President Barack Obama won by a small margin in the popular vote (50.6% to Governor Mitt Romney’s 47.8%), but he won by a large electoral college margin (332-206). President Obama won big among minorities (African Americans, Asians and Latinos), young people, homosexuals, Jews, secularists, and women (especially single women).
By a margin of 53% to 38%, voters blamed President George W. Bush for current economic problems, not President Obama. Obama also won the “empathy vote” (he was the candidate “who cares about people like me”) by a huge margin. On those measures alone, it made it difficult for Romney to win.
On several state ballot initiatives, voters were almost evenly split on most measures.
Until the election, those who sided with the pro-traditional marriage side were 32-0 in the states, and the only places where gay marriage advocates were able to win were in states where either judges or legislators decided to break with tradition. But on Election Day, voters in Maine, Maryland and Washington voted narrowly for gay marriage; in Minnesota, voters rejected a state constitutional amendment banning gay marriage (though it is still not permitted by state law).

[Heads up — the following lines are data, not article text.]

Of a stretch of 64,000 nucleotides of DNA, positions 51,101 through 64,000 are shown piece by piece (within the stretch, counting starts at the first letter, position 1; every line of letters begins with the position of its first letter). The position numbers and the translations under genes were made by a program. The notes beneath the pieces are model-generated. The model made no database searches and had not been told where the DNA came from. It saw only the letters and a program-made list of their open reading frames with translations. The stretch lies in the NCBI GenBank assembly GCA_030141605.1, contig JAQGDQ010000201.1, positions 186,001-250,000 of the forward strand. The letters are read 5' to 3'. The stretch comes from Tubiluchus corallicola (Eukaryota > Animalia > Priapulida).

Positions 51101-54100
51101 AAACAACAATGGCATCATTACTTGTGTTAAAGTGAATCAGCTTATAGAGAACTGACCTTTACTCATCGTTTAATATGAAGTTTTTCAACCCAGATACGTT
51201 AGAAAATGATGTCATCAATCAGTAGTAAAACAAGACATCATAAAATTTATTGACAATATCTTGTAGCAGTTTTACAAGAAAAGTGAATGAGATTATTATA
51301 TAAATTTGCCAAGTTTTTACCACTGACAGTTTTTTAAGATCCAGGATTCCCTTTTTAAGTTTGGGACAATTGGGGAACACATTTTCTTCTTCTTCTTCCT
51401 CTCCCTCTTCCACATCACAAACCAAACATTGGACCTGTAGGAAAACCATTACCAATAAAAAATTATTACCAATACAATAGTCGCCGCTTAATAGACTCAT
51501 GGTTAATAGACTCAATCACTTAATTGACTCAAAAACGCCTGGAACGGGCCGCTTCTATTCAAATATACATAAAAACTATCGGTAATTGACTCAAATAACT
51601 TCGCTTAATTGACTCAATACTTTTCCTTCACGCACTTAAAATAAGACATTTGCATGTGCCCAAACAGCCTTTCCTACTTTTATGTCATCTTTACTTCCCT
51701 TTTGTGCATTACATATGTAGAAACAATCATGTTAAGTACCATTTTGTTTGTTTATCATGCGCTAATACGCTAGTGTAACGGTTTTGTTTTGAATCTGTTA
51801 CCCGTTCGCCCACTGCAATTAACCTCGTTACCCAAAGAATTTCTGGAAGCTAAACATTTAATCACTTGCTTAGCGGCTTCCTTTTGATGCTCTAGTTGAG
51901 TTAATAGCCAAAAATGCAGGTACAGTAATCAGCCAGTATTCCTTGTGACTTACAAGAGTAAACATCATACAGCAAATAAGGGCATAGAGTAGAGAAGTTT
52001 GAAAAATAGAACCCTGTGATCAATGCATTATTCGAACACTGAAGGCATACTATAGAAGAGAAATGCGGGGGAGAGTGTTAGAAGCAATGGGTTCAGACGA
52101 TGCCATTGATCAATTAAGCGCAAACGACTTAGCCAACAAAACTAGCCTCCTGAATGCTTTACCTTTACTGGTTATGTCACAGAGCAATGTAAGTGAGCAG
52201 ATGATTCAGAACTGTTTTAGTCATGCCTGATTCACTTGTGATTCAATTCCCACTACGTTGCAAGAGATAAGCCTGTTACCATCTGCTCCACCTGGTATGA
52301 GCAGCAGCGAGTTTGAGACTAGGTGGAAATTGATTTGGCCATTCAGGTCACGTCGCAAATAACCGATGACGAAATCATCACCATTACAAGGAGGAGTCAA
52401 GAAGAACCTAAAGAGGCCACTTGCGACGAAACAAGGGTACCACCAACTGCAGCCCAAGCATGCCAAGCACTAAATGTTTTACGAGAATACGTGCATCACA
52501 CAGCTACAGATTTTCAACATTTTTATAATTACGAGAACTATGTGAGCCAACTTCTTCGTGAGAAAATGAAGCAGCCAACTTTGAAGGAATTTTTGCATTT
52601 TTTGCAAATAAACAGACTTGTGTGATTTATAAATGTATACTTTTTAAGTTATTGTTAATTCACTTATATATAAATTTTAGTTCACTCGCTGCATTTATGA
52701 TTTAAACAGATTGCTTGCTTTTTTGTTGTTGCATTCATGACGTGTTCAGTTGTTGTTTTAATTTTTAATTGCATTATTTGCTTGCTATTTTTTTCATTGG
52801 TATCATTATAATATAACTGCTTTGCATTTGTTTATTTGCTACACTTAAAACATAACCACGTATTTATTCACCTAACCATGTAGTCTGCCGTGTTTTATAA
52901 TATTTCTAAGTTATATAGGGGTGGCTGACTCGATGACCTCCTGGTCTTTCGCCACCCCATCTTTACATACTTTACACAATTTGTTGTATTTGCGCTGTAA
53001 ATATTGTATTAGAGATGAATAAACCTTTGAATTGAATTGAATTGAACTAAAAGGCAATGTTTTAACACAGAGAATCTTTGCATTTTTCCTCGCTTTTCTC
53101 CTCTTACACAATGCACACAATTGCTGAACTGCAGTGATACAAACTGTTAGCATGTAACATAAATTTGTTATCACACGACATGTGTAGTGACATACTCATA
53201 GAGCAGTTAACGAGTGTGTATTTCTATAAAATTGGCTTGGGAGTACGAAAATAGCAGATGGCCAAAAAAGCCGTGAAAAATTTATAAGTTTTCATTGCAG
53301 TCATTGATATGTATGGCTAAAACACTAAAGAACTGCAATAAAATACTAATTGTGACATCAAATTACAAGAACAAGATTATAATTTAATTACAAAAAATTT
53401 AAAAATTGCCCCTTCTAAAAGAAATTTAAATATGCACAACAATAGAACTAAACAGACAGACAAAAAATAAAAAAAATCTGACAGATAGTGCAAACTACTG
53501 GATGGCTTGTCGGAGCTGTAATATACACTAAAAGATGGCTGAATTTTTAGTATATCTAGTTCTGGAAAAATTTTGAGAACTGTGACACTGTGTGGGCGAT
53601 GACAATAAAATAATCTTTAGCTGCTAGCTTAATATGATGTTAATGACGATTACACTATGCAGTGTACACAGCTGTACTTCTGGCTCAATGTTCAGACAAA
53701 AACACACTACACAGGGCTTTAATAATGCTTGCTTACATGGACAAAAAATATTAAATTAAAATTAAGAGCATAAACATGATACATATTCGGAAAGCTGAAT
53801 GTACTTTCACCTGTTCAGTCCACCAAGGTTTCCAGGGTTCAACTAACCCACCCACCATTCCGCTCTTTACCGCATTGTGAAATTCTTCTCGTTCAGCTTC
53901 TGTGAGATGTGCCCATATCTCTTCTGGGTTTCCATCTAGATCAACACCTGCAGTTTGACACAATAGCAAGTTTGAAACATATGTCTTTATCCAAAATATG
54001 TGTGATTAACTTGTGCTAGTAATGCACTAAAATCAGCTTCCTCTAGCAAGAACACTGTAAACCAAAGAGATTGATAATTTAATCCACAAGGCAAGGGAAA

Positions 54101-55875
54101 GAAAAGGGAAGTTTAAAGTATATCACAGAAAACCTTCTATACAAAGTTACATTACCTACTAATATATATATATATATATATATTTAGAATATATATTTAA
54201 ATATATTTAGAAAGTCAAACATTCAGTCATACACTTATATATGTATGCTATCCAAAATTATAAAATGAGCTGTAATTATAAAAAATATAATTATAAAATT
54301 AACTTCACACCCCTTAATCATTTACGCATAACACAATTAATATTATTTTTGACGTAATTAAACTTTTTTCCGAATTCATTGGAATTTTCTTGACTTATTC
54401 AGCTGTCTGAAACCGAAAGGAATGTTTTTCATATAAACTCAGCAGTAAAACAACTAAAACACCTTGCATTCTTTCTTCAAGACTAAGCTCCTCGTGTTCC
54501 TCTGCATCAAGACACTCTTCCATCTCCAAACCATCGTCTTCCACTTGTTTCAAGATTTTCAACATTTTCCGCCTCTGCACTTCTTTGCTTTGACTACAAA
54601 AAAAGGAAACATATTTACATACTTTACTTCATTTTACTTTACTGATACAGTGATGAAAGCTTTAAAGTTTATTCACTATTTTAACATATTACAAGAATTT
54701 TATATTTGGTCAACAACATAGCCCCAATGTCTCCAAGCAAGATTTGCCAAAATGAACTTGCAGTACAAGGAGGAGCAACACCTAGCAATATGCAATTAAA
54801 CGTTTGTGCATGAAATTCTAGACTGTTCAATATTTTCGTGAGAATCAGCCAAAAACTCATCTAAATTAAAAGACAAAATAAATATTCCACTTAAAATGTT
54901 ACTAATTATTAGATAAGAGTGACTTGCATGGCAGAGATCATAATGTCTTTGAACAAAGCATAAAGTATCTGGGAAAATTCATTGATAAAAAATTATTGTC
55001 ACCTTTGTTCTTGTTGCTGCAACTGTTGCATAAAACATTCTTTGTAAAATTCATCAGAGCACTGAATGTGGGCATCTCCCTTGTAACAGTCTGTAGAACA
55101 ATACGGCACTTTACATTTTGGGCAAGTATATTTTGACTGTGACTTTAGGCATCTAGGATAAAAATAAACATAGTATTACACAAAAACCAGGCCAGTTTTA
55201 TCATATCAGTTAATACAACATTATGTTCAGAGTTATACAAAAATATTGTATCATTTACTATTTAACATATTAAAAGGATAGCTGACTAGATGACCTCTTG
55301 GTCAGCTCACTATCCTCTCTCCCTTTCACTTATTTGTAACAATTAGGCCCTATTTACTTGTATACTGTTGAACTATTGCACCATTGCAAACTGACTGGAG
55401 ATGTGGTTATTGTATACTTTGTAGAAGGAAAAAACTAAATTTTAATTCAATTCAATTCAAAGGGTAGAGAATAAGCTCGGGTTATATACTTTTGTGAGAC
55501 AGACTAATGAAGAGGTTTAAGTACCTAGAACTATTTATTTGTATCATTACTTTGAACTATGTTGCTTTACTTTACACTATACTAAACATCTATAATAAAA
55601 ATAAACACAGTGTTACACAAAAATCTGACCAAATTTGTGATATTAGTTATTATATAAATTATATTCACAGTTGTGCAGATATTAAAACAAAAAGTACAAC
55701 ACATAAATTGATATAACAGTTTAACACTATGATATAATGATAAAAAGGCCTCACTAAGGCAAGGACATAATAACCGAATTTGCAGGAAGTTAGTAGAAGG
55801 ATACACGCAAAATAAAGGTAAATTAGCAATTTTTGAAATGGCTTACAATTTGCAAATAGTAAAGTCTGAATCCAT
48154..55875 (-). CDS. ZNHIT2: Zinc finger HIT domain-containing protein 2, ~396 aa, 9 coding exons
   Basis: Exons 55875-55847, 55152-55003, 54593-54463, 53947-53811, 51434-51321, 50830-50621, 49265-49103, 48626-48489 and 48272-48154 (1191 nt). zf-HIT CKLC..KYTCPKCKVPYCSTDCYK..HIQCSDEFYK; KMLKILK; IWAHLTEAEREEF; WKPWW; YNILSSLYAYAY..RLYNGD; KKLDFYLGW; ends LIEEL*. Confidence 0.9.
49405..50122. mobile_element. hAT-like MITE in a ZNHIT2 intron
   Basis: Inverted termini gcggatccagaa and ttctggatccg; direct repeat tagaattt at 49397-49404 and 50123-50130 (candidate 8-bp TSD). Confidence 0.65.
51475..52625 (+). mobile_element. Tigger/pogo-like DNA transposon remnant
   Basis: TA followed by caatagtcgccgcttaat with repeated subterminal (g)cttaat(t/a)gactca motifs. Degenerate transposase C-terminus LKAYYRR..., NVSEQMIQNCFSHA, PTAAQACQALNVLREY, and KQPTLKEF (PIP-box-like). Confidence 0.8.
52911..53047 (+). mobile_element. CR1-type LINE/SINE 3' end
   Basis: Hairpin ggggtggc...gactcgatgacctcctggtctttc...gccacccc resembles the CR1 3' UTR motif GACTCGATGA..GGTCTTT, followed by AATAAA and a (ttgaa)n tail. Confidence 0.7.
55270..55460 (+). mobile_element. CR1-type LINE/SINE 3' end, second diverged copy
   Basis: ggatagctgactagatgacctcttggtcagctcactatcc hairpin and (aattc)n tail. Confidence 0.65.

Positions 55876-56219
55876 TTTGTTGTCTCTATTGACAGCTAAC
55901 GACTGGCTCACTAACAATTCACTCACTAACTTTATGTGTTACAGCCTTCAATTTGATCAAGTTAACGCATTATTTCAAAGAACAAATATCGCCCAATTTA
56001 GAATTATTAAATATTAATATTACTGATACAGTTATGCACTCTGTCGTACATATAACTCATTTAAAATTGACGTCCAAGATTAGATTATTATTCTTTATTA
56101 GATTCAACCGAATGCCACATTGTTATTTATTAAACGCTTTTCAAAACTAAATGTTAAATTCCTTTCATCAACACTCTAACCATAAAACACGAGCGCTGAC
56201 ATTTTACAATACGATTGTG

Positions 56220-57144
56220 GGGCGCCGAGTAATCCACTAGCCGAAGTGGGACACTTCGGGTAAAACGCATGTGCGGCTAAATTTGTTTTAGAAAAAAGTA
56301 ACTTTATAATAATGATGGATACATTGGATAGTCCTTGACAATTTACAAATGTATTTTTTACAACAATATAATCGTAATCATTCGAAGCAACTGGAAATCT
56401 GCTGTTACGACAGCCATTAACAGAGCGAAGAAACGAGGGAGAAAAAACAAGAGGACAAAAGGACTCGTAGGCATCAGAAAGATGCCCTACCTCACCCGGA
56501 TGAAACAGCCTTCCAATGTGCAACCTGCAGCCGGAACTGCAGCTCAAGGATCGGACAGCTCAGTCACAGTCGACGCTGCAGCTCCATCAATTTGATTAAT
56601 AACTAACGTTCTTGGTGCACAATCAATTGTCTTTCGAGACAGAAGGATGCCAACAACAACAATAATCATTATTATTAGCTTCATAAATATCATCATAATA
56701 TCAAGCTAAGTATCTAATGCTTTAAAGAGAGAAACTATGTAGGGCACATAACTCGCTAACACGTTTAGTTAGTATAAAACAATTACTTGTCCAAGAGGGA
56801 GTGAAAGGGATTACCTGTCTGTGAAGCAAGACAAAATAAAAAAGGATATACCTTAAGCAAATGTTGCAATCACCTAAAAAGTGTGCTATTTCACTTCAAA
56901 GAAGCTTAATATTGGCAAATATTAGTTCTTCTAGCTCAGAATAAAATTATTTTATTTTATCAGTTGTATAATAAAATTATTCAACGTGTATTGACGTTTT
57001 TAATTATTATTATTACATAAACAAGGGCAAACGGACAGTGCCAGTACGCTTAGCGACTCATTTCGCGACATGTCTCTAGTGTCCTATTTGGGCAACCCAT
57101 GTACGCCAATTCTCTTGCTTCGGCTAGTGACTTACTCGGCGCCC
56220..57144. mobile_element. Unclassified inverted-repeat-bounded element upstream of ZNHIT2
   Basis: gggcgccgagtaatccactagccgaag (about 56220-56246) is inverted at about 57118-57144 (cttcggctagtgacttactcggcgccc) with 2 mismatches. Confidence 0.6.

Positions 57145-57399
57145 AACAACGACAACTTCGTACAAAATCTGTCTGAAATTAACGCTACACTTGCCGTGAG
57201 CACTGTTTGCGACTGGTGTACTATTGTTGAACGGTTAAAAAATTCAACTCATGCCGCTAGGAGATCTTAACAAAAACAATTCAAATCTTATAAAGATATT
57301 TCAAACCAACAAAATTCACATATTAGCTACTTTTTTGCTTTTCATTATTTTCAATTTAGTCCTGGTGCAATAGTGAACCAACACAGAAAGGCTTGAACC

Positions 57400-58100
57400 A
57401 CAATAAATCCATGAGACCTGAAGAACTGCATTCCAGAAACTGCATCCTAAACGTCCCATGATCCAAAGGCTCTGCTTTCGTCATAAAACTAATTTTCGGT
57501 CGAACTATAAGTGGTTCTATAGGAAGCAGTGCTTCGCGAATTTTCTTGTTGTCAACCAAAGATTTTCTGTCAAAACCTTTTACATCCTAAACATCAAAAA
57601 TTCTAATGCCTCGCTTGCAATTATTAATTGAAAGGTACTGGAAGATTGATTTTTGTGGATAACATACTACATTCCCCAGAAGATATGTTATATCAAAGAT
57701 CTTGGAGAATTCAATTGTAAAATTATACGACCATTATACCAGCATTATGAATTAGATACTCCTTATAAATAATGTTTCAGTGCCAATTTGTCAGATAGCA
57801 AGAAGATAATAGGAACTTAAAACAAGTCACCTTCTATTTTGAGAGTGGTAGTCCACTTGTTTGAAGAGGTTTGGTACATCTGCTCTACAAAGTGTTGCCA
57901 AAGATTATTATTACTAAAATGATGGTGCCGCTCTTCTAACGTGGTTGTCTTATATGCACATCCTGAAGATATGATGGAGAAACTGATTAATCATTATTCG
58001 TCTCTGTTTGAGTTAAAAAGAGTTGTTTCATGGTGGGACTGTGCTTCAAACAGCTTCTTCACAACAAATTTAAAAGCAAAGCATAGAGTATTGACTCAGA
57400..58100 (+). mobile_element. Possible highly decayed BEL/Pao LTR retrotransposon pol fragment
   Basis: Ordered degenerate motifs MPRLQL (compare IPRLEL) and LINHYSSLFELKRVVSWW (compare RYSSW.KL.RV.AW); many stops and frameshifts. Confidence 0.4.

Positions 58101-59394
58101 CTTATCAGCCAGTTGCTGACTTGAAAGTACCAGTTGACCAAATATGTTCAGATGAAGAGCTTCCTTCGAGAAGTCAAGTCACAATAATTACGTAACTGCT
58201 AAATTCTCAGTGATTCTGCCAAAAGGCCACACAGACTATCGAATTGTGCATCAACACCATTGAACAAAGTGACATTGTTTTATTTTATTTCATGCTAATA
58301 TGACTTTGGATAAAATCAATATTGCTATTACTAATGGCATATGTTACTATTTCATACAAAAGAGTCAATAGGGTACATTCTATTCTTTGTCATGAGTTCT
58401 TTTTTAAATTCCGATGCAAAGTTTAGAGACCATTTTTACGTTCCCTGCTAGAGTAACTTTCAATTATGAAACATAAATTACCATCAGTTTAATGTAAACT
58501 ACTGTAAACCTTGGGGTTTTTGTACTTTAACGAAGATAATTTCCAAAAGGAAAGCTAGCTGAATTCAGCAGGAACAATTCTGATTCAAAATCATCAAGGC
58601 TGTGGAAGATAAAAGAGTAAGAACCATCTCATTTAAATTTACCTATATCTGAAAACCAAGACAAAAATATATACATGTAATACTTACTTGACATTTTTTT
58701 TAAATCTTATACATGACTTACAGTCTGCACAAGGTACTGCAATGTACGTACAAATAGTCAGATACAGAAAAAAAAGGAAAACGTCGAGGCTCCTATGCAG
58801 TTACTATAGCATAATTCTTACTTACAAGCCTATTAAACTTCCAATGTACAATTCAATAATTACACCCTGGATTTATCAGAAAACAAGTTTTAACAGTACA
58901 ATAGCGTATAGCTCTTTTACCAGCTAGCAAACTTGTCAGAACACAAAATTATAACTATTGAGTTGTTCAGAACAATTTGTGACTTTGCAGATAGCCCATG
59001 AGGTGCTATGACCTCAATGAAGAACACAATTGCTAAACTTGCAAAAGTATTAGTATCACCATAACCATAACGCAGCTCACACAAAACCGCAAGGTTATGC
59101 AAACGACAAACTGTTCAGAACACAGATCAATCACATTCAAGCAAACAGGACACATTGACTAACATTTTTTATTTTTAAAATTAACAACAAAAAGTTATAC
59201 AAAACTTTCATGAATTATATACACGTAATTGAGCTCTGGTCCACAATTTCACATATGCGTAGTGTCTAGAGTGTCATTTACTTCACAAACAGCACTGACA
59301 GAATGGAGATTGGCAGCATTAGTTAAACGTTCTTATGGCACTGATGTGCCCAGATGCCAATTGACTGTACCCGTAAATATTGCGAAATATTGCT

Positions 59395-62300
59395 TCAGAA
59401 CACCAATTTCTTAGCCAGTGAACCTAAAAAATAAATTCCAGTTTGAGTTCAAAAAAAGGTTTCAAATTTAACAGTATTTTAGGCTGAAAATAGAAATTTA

Colorado and Washington State voted to legalize marijuana use for recreational purposes, however a federal law banning marijuana is still in place. Florida voters refused to repeal the Blaine Amendment that prohibits public funds for any religious entity; the law is a vestige of the anti-Catholic prejudices of the 19th century. Affirmative action was stricken by voters in Oklahoma, and a law legalizing doctor-assisted suicide lost in Massachusetts. Voters in Montana passed a law requiring parental notification on abortion.
The political polarization is a reflection of the cultural divide. We are in many ways a country split between practicing Catholics and Protestants who hold traditional moral views, and those of a secular bent who hold very liberal views. The room for compromise is small, making certain the likelihood of a protracted cultural war.